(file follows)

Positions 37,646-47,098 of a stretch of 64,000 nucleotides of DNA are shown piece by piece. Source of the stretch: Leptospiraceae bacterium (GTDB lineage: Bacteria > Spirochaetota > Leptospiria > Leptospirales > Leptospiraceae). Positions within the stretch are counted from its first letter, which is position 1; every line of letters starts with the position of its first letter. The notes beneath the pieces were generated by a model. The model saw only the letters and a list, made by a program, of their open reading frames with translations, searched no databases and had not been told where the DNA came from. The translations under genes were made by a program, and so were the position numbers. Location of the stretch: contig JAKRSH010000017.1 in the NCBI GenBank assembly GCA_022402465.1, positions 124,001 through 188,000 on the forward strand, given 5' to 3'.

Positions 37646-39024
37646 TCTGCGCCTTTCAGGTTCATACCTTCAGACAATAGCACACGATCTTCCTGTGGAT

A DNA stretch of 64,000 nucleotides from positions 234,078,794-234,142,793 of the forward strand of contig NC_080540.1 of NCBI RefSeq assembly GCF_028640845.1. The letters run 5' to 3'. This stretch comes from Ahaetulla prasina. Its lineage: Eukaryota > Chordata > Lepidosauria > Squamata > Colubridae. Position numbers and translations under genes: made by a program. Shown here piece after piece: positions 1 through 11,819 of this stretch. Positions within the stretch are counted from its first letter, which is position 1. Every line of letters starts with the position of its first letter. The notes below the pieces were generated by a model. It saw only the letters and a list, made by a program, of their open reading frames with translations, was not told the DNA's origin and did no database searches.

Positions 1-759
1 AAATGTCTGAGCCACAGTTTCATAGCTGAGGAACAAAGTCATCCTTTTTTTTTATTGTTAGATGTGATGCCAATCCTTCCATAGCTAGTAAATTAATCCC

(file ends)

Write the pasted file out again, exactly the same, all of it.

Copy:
Positions 37,646-47,098 of a stretch of 64,000 nucleotides of DNA are shown piece by piece. Source of the stretch: Leptospiraceae bacterium (GTDB lineage: Bacteria > Spirochaetota > Leptospiria > Leptospirales > Leptospiraceae). Positions within the stretch are counted from its first letter, which is position 1; every line of letters starts with the position of its first letter. The notes beneath the pieces were generated by a model. The model saw only the letters and a list, made by a program, of their open reading frames with translations, searched no databases and had not been told where the DNA came from. The translations under genes were made by a program, and so were the position numbers. Location of the stretch: contig JAKRSH010000017.1 in the NCBI GenBank assembly GCA_022402465.1, positions 124,001 through 188,000 on the forward strand, given 5' to 3'.

Positions 37646-39024
37646 TCTGCGCCTTTCAGGTTCATACCTTCAGACAATAGCACACGATCTTCCTGTGGAT

A DNA stretch of 64,000 nucleotides from positions 234,078,794-234,142,793 of the forward strand of contig NC_080540.1 of NCBI RefSeq assembly GCF_028640845.1. The letters run 5' to 3'. This stretch comes from Ahaetulla prasina. Its lineage: Eukaryota > Chordata > Lepidosauria > Squamata > Colubridae. Position numbers and translations under genes: made by a program. Shown here piece after piece: positions 1 through 11,819 of this stretch. Positions within the stretch are counted from its first letter, which is position 1. Every line of letters starts with the position of its first letter. The notes below the pieces were generated by a model. It saw only the letters and a list, made by a program, of their open reading frames with translations, was not told the DNA's origin and did no database searches.

Positions 1-759
1 AAATGTCTGAGCCACAGTTTCATAGCTGAGGAACAAAGTCATCCTTTTTTTTTATTGTTAGATGTGATGCCAATCCTTCCATAGCTAGTAAATTAATCCC